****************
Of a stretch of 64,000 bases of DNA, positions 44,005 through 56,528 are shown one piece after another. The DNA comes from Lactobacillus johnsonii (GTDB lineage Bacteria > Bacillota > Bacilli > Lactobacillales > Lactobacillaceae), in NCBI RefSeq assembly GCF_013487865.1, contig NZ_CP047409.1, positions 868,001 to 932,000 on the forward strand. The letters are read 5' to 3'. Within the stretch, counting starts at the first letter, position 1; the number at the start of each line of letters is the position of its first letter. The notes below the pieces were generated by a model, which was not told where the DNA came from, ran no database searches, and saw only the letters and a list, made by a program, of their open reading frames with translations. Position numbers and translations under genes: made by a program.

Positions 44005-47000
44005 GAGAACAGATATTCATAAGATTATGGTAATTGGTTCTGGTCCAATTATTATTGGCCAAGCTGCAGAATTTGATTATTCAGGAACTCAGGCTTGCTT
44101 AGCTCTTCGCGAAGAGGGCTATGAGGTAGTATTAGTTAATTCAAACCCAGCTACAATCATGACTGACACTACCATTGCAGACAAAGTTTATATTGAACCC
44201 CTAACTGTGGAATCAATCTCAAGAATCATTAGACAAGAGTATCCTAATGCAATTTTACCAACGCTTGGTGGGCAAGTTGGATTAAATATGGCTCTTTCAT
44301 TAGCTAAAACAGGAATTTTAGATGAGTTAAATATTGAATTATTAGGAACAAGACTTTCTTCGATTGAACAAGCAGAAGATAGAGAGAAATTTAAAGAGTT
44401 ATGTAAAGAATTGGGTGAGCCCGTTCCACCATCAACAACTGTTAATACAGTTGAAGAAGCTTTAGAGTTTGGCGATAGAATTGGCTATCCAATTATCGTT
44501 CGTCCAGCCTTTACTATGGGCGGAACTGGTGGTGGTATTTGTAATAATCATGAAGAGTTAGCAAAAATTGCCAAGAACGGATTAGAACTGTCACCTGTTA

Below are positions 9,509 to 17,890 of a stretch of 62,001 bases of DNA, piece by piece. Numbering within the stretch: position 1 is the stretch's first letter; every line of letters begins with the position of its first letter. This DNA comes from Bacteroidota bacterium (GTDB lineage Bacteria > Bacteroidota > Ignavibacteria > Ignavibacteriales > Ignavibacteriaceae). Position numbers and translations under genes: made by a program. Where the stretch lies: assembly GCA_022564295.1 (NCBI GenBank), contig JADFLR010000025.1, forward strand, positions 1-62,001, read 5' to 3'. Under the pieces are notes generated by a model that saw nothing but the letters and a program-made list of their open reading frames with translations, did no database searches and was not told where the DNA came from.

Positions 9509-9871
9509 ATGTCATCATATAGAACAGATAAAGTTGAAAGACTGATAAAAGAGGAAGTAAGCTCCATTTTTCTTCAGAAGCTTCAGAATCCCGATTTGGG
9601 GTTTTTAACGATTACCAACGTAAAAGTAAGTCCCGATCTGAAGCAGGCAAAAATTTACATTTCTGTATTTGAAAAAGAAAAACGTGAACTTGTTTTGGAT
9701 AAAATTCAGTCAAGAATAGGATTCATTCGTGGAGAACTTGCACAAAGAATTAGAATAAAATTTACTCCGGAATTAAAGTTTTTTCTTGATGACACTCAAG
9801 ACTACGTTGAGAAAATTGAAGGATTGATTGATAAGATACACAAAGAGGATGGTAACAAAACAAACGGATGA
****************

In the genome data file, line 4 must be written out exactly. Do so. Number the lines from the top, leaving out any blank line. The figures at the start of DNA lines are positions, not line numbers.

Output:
44101 AGCTCTTCGCGAAGAGGGCTATGAGGTAGTATTAGTTAATTCAAACCCAGCTACAATCATGACTGACACTACCATTGCAGACAAAGTTTATATTGAACCC